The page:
DIGGING OUT (McGraw-Hill, $4.50), by ANNE RICHARDSON, is a first novel of considerable interest. Like most of its kind, it appears to contain a large element of autobiography, an impression reinforced by narrative in the first person. The book is unusual in that the narrator spends little time on her private concerns. She is busy, through most of the story, in describing the large, rich Jewish clan to which she belongs, and from which she intends to secede at the first opportunity. This is the normal first-novel theme of personal independence in the young protagonist, but it is presented objectively, like a case in court (the evidence being the history and habits of a gaggle of intolerable relatives), and therefore acquires an illusion of novelty. The book has faults — too many characters, some vaguenesses resulting from excessive condensation, and a mild naïveté about the non-Jewish world. The author, or narrator, attributes the misconduct of her kin to their Jewishness, when in truth any number of Gentile families own identical nuisances. But the book is energetic and intelligent, and Miss Richardson has the storyteller’s weapons of interest in people and an ability to order events for dramatic effect. She also writes well, except for the persistent substitution of “convince” for “persuade.” This bumble is so common that protest is probably useless; nevertheless, I raise my little outcry in the wilderness.
SURTSEY (Viking, $6.00) is an exciting small picture book about the volcanic island which was recently formed off Iceland. The text is by the geologist SIGURDUR THORARINSSON, who watched and studied the whole development of Surtsey, arriving on the scene within three hours of the first report of an eruption at sea and continuing his observations until plants, birds, and a seal had established themselves on the island. The building of an island has never before been so thoroughly reported. Most of the text is perfectly comprehensible to the nongeologist, some of it is terrifying, and some (like the row over naming the new property) is comic. The photographs make a bewitching fireworks display.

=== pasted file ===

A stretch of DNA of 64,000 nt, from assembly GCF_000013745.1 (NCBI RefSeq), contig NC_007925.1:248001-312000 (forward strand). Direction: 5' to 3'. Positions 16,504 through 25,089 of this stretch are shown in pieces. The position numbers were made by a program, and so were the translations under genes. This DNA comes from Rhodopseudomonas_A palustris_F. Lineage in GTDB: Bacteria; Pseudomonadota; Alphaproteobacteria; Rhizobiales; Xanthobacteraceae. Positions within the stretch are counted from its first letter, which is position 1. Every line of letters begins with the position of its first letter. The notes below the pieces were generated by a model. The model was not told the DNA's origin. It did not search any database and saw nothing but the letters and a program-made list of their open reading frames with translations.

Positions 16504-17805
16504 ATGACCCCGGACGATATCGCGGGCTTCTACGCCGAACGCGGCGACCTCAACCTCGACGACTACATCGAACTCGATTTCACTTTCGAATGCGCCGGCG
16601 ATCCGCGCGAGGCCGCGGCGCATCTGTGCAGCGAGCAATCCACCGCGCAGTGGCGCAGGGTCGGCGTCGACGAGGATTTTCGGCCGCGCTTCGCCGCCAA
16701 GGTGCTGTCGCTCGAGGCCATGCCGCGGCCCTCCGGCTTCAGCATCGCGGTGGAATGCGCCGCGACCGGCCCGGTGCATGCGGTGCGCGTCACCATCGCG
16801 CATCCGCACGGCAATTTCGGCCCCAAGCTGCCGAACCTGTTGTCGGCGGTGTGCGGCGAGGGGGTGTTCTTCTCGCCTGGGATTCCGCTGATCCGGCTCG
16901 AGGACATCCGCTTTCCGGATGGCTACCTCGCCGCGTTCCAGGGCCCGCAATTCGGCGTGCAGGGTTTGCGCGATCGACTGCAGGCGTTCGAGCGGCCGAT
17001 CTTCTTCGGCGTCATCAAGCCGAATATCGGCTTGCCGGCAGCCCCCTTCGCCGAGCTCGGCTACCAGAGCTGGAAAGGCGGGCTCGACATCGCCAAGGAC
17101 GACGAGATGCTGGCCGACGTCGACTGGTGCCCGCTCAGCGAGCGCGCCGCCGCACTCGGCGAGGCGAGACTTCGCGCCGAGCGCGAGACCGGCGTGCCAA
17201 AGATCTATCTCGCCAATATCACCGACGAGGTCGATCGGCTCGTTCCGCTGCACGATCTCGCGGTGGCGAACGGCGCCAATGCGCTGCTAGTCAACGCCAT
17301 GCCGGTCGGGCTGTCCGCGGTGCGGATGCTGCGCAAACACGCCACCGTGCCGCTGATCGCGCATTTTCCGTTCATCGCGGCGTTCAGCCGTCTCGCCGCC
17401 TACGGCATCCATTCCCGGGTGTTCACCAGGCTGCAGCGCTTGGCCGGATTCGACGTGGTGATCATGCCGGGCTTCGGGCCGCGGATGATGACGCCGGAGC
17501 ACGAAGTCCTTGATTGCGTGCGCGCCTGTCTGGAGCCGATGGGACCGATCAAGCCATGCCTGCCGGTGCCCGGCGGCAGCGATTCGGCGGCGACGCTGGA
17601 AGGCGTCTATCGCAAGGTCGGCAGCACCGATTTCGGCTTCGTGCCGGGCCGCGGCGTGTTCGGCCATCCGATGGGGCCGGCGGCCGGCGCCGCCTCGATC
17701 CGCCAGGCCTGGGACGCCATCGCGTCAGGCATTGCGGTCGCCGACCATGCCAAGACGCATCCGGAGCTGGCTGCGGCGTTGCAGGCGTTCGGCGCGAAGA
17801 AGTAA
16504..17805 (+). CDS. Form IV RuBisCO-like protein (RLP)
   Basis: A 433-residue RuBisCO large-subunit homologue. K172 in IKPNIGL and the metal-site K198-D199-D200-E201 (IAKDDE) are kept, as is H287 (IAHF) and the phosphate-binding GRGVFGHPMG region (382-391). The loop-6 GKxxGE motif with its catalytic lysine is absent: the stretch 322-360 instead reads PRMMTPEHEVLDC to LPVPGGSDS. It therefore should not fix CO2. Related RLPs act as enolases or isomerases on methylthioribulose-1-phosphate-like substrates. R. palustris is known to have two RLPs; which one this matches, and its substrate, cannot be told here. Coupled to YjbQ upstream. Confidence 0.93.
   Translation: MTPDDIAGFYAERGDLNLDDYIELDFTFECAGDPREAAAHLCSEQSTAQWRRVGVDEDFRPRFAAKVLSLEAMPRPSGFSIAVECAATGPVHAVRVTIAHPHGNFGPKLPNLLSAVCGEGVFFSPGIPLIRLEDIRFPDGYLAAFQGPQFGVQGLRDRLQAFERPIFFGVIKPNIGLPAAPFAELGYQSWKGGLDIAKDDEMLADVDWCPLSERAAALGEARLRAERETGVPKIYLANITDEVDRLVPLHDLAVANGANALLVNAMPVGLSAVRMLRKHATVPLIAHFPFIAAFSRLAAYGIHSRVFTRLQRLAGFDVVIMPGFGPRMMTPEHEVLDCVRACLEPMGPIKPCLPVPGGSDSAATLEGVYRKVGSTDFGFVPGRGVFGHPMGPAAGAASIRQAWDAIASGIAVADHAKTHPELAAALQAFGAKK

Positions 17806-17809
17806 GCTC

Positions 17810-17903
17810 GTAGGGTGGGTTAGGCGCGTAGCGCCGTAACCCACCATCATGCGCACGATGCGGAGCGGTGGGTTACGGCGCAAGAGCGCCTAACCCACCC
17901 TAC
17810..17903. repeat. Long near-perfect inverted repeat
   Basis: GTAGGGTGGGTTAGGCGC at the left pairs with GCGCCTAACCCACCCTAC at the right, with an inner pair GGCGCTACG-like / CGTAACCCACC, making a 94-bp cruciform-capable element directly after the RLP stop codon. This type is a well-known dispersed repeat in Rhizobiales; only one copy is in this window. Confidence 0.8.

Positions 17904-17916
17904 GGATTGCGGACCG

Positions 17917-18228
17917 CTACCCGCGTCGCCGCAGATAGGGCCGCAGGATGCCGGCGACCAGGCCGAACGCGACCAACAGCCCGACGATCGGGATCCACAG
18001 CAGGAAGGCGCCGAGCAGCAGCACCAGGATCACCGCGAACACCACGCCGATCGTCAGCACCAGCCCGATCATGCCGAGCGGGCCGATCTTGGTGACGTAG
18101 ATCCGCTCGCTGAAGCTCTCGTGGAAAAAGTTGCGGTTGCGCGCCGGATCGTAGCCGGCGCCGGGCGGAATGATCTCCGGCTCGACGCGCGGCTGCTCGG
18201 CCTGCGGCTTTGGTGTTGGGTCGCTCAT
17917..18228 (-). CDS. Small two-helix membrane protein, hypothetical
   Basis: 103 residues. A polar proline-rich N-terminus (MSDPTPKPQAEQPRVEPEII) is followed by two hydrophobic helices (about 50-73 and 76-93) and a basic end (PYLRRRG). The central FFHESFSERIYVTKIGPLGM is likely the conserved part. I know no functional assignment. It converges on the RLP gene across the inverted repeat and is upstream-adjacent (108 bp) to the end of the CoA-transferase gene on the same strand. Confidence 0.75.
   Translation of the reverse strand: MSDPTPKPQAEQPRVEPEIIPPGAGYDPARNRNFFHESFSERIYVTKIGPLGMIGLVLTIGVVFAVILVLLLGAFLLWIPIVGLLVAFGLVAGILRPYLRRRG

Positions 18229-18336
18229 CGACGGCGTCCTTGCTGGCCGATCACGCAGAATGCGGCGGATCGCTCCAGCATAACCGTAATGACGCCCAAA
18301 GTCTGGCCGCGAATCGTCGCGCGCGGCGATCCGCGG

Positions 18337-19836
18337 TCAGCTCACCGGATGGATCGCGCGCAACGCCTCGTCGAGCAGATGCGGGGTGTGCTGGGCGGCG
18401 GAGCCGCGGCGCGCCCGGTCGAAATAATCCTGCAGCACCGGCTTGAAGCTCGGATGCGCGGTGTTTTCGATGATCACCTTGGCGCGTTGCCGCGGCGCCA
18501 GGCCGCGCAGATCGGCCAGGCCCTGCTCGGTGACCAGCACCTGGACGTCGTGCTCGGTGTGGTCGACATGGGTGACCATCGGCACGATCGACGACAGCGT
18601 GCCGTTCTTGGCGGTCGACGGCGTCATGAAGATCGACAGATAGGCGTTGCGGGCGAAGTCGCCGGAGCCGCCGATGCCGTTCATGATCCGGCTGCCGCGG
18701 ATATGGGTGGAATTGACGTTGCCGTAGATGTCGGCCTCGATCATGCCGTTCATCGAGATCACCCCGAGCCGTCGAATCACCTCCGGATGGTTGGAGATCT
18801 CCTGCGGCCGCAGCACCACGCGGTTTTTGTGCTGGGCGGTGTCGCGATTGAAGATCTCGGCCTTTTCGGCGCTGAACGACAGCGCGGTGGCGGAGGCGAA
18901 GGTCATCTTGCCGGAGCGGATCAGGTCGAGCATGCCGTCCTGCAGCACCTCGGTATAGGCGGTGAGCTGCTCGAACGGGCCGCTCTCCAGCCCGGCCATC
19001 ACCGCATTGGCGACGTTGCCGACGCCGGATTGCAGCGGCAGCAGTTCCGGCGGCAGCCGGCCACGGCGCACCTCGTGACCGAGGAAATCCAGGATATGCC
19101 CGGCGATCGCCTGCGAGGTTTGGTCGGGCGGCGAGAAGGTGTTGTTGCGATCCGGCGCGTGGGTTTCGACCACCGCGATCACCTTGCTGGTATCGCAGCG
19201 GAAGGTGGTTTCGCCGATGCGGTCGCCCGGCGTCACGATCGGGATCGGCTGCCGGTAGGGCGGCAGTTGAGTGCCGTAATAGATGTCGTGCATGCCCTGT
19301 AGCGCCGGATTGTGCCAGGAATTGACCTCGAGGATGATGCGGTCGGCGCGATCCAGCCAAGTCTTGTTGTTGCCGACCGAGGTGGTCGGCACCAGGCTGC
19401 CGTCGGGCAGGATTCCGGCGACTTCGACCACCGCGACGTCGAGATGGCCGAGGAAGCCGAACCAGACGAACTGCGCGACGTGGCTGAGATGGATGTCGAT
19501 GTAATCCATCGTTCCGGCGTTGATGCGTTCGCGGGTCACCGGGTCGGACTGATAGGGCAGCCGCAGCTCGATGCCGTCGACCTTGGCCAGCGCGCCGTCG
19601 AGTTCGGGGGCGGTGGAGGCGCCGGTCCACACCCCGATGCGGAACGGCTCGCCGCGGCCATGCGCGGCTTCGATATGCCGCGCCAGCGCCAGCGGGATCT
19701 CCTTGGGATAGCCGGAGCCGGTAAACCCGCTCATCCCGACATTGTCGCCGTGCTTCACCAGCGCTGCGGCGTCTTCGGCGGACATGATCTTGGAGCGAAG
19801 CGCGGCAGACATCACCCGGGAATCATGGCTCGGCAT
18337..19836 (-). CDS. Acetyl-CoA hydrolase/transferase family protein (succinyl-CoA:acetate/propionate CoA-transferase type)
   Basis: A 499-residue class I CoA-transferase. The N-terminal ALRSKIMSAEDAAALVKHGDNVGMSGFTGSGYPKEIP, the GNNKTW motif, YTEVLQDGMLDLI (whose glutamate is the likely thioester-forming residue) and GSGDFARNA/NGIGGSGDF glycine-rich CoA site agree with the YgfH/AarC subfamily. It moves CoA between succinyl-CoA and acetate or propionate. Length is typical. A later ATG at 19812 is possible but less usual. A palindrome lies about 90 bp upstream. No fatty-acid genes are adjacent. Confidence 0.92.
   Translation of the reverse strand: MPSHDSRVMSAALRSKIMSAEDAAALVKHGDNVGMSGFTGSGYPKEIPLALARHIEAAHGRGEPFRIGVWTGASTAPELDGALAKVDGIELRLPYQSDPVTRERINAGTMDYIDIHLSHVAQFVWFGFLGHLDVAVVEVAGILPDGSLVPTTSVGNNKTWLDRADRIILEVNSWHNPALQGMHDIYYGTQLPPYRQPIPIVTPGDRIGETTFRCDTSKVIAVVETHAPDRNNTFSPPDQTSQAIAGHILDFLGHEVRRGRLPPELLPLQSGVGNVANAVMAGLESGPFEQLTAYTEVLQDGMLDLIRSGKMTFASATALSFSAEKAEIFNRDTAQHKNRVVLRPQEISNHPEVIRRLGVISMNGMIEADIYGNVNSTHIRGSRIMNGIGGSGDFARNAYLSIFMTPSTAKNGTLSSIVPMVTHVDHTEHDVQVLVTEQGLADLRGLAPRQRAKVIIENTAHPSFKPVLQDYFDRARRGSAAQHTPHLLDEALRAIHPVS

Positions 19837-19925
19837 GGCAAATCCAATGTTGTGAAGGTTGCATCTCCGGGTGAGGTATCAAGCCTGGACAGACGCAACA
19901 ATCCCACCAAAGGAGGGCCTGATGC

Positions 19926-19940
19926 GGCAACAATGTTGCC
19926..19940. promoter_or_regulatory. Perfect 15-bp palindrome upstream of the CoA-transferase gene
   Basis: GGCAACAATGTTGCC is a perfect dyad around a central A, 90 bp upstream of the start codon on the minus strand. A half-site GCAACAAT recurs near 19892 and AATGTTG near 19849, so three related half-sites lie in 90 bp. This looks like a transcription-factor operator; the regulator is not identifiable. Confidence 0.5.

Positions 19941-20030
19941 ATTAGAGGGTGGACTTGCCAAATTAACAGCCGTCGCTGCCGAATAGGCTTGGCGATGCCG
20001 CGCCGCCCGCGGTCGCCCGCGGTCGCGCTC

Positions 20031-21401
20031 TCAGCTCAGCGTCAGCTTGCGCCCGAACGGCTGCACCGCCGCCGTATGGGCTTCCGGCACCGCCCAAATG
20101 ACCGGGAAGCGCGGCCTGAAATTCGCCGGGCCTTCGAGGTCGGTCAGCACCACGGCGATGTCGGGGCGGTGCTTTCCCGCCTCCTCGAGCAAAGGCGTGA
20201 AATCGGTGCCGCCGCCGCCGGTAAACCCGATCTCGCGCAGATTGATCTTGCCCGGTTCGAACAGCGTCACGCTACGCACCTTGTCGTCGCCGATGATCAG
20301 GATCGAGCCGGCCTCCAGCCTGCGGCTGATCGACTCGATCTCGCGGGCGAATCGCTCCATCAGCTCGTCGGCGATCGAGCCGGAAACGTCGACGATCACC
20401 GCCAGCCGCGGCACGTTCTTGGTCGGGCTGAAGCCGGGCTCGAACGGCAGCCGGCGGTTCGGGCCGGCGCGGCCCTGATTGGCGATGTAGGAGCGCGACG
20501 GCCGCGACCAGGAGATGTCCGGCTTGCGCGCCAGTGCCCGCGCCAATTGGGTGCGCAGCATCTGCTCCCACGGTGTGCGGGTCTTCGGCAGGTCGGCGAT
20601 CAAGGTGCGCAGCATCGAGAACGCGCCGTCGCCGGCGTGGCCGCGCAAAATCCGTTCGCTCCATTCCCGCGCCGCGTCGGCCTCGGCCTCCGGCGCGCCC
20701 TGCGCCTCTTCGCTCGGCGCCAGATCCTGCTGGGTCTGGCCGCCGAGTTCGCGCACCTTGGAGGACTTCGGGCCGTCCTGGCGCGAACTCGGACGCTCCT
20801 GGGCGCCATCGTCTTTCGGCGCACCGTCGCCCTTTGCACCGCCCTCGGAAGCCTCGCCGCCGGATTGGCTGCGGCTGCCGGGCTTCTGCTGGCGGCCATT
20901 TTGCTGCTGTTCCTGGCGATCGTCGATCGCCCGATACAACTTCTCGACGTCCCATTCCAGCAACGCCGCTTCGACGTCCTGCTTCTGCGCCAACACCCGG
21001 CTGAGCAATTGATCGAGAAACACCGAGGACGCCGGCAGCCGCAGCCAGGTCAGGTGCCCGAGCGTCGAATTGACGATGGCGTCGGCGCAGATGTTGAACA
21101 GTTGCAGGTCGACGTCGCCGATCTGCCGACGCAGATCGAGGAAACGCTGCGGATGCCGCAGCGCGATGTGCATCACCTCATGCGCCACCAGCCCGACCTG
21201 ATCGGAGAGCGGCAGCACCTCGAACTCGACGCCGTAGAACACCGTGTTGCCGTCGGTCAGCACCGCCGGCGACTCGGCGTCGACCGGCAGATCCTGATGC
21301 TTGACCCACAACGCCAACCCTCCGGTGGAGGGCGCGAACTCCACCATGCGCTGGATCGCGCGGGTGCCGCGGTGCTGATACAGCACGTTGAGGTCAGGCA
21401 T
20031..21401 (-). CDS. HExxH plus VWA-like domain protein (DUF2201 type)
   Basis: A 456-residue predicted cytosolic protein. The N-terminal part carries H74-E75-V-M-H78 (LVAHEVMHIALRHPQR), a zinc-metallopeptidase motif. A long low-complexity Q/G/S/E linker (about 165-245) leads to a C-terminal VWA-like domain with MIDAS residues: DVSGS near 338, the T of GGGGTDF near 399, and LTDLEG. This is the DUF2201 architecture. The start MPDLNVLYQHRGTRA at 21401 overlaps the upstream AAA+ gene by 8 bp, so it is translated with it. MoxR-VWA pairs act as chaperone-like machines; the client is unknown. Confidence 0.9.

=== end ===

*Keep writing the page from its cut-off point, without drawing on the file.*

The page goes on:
In HERCULANEUM (Crowell, $6.95), JOSEPH JAY DEISS makes a plea for some kind of international effort to deal with what has been described as “archaeology’s most flagrant unfinished business.” To account for his proposal, Mr. Deiss naturally describes what has been uncovered in limited and very difficult digging at Herculaneum, a town swamped in lava at the same time that Pompeii was buried under ash and pumice. Surprisingly, the rising lava was less destructive than the falling debris. Mr. Deiss’s loving descriptions of what has emerged at Herculaneum, plus the handsome photographs of bronzes and wall paintings, ought to convince any reader that excavation there should be continued.
Although written with a haste that has not improved the author’s usually adroit choice of adjectives, GERALD DURRELL’S TWO IN THE BUSH (Viking, $4.95) is amusing and full of information about the odd wildlife of New Zealand, Australia, and Malaya. Mr. Durrell was the naturalist member of a BBC team which whisked through these countries making a television film. Such a position entitles a man to cheerfully bigoted opinions on all sorts of things besides wallabies, and Mr. Durrell takes advantage of it to denounce official entertainment, liquor laws, and the legend of sunlit Australia and all those charming honey bears. The poor deluded visitor was well bled by an enraged koala and nearly froze to death on a possum hunt.

RALPH MALONEY’S THE GREAT BONACKER WHISKY WAR (Atlantic— Little, Brown, $4.95) is accurately billed as “an entertainment.” It is a novel about salty shenanigans during Prohibition, when our coasts were enlivened not merely by professionally criminal smugglers, but by an armada of sportive amateur rumrunners. They sometimes got in each other’s way. Mr. Maloney examines such an episode, gleefully recording the triumph of anarchy, improvidence, and local enterprise. It is his particular gift to describe, with a meticulous, deadpan precision that suggests slow-motion film, events of immense confusion occurring at lightning speed. The effect is very funny indeed.